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Creating effective intergovernmental agreements

On Behalf of | Jun 25, 2020 | County And Local Government Assistance | 0 comments

As a local government official, you might face a variety of different pressures, from concerns with public records requests to uncertainty related to zoning issues and more. Sometimes, local governments can also face significant uncertainty as a result of intergovernmental agreements.

If you do not draft or review contracts properly, your municipality could face future challenges, from legal trouble with the state to disputes with developers or other local governments.

Customizing intergovernmental agreements

Your local government may sign contracts with other governmental entities to address issues of mutual concern, from the sharing of resources to land use matters and urban sprawl. These intergovernmental agreements allow separate governments to protect their interests and work together to pursue a favorable outcome.

Every situation is unique, so it is to your benefit to approach each agreement from an individualized point of view. Cookie-cutter contracts with seemingly standard boilerplate language may leave you vulnerable to misunderstandings and even litigation.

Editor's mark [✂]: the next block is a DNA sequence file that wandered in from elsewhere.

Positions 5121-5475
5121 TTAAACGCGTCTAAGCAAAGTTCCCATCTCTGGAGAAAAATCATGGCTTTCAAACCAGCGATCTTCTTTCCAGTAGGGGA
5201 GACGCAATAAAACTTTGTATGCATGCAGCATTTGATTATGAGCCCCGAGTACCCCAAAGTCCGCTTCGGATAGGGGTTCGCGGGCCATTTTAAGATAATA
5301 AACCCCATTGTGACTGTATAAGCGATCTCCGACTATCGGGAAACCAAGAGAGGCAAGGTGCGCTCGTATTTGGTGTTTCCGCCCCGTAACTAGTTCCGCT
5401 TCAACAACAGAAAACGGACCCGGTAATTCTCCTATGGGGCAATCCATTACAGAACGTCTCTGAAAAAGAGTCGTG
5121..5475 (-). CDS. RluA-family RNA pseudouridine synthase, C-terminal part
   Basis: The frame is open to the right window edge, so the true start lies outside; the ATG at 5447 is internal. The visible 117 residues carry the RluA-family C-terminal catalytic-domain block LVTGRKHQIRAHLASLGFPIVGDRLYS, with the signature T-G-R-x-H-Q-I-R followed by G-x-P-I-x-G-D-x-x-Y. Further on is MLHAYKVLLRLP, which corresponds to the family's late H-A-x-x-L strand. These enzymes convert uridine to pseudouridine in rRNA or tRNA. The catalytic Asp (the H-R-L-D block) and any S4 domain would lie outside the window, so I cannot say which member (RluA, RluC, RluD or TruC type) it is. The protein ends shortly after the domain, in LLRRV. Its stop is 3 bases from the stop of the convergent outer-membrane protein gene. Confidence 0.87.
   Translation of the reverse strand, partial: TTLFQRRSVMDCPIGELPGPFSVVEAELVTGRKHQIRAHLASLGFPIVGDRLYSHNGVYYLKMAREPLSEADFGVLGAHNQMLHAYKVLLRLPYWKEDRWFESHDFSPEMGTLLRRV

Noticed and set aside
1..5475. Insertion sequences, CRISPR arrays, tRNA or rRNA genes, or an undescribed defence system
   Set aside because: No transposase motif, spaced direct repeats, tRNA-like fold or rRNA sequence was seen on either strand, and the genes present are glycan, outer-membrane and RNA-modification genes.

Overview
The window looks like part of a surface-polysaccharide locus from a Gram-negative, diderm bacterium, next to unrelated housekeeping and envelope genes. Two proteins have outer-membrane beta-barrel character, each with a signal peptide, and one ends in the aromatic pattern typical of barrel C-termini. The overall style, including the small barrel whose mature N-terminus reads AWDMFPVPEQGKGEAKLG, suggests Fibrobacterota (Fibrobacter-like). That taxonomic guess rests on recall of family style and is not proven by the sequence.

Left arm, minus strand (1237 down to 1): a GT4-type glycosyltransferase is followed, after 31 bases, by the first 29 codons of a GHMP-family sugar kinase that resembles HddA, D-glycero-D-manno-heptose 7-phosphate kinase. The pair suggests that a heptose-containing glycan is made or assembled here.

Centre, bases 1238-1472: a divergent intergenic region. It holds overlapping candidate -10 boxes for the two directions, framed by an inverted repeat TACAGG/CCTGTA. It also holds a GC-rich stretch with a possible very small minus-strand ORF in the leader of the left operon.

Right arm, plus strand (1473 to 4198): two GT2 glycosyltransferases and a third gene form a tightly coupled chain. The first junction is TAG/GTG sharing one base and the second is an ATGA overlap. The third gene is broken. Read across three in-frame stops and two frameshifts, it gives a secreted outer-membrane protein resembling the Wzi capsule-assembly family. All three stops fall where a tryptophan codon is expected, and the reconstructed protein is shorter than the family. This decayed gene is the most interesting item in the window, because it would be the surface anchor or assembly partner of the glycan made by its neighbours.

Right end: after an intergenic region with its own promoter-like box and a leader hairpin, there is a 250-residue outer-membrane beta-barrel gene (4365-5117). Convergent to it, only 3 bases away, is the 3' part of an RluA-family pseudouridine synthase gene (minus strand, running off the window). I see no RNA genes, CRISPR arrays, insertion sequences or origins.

Reviewing the details of the agreement

Prior to signing an intergovernmental agreement, carefully review the document for confusing or conflicting language and fine print. Clauses or phrases that create uncertainty require careful examination. Often, legalese clouds the matter, so straightforward statements are usually a better choice.

Your local government will also need to evaluate the long-term impact of the contract. For example, will the agreement create zoning issues for developers and businesses down the road and prevent progress? Along with your fellow leaders, look toward the future and reflect on the potential effects before signing the agreement to safeguard the interests of the community.

When in doubt, consulting with a local attorney on intergovernmental contract questions, or on other related legal matters, can help to protect your government from entering into a less than favorable agreement.